Philadelphia Flyers: 5 Reasons Peter Laviolette Deserves the Jack Adams Award

Bill MatzContributor IIIMarch 24, 2012

Philadelphia Flyers: 5 Reasons Peter Laviolette Deserves the Jack Adams Award

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    With only a handful of games remaining in the NHL regular season schedule I'm calling the competition for Coach of the Year and awarding it to the Philadelphia Flyers' Peter Laviolette.  

    Sure, a strong case can be made for a few head coaches deserving recognition this year.  Ken Hitchcock has his St. Louis Blues leading the Western Conference standings and the race for the Presidents' Trophy.

    The Nashville Predators' Barry Trotz has also done well in coaching his team to the playoffs in the Central Division, one of hockey's two toughest divisions.   

    But no coach and team have performed under the unique circumstances of Laviolette's Flyers, and, with few exceptions, no coach or team has to do their job under such a scrupulous microscope as the Philadelphia Media Market.  

    In a year of unknowns the man fans affectionately refer to as "Lavy" has exemplified all the qualities of a great coach: Leadership, teaching and knowing how to manage his team as a whole as well as each individual player. 

    Need more reasoning before handing the Jack Adams to Peter Laviolette?  You know what to do, and be sure to argue with me in the comments, there's nothing better than end-of-season award debates.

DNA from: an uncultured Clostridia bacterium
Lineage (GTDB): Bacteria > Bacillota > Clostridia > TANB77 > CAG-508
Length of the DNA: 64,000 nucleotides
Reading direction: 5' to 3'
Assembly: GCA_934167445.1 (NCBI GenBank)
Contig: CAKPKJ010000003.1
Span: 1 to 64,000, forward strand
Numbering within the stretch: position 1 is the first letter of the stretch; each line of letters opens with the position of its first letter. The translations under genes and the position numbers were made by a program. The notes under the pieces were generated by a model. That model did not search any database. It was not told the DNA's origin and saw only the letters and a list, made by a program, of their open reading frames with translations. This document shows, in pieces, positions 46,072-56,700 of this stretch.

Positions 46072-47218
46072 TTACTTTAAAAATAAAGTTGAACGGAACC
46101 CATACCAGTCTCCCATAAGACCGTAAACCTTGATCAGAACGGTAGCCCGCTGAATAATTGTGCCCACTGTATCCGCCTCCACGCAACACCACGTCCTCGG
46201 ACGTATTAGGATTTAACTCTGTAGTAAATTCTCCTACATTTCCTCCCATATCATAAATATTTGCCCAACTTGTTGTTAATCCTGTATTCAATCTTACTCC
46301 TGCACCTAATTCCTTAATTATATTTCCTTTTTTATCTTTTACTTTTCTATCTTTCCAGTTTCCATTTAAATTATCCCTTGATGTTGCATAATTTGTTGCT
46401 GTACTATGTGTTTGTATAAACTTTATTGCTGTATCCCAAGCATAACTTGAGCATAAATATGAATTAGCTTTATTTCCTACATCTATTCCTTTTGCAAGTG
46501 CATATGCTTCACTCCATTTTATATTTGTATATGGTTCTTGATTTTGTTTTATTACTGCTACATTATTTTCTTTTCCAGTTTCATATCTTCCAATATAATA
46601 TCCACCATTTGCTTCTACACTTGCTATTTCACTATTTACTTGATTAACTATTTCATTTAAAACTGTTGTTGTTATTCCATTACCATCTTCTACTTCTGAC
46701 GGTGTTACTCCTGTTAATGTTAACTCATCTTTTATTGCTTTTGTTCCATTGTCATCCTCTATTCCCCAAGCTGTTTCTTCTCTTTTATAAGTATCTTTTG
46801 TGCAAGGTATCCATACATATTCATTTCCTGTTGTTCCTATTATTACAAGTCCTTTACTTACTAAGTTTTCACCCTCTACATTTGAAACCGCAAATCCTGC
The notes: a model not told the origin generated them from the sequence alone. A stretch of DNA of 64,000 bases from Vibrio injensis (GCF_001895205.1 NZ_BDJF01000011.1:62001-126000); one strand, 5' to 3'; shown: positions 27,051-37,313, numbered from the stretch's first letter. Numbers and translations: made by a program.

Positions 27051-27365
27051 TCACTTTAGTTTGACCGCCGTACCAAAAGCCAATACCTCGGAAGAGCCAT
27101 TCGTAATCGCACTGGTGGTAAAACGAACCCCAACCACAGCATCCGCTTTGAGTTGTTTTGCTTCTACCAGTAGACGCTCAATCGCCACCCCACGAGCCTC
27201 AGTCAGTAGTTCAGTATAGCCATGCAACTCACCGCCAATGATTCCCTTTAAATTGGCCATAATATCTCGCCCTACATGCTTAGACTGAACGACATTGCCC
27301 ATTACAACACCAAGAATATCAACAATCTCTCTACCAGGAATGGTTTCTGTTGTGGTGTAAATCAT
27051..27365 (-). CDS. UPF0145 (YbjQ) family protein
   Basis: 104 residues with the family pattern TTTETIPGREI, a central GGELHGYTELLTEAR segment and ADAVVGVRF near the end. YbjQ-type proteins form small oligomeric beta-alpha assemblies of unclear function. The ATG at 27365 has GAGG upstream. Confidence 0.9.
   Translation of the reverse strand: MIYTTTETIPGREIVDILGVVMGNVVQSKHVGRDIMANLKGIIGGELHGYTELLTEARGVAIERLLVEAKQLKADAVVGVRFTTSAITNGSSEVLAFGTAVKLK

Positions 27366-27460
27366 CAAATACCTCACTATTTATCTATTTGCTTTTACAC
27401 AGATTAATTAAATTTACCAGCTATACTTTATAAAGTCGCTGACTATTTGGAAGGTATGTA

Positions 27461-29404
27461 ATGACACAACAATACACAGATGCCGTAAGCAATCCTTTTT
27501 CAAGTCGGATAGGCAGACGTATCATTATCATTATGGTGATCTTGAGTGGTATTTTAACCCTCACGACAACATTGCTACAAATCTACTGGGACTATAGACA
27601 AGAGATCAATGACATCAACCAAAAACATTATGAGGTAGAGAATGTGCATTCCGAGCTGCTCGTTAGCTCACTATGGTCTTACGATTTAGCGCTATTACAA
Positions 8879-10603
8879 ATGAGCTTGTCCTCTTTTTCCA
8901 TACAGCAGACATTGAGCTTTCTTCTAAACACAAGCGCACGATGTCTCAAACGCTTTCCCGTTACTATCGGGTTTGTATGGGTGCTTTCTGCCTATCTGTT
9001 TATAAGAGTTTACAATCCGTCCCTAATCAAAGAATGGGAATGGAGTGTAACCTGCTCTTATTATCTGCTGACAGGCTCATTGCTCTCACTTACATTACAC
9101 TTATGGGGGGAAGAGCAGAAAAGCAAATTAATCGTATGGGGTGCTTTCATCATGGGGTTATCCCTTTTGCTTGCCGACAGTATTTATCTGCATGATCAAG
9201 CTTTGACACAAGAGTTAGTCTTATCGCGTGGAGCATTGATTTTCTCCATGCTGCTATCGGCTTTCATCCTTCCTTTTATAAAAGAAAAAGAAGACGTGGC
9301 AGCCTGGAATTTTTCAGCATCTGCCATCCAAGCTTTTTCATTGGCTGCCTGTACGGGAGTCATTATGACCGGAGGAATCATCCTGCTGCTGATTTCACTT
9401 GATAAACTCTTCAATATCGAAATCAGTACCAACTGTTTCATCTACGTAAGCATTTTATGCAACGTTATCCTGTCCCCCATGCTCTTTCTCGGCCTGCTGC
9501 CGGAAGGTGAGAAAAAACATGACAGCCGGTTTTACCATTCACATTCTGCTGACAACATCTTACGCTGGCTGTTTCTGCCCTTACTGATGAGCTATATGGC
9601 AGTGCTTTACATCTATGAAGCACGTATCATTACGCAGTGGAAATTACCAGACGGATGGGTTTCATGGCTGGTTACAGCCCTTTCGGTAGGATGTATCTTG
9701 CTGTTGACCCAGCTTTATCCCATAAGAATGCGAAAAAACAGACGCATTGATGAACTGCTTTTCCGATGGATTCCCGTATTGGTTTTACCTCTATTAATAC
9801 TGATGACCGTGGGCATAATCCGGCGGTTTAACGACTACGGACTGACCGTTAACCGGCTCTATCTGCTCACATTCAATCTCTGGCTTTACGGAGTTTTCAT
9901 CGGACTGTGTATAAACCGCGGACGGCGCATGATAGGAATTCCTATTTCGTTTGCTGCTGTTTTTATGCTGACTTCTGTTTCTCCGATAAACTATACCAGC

Managing Ilya Bryzgalov

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    Peter Laviolette received criticism for his handling of his enigmatic Russian goalie earlier in the season.

    Whether the complaints from fans and media were Bryz was not getting enough ice time or too much ice time or the organization needs to sit down and talk to their $51 million investment about reigning in his personality or he's not being allowed to "be himself" it has been hard for Laviolette to "win" when concerning the Bryzgalov situation this season.  

    However, it now seems Lavy did a masterful job managing a net-minder who had no idea how much more attention hockey players get in Philly than they do in Phoenix and Anaheim.  

    I would compare Laviolette's handling of Ilya to the way the Philadelphia Phillies' Charlie Manuel managed Brad Lidge in 2009.  He nursed him along, never let his player totally lose his game by pulling him and hiding him for an extended period of time, even at the height of his struggles.  

    Now, this strategy seems to be paying off.

    Bryz has completely transformed his game of late, giving up two or fewer goals in each of his last ten starts.  

    Beyond actually managing the individual, Lavy was able to bring his team together and continue to win and play solid hockey despite a goaltender who, admittedly, couldn't stop a beach ball at one point this season.  

Rookies and New Faces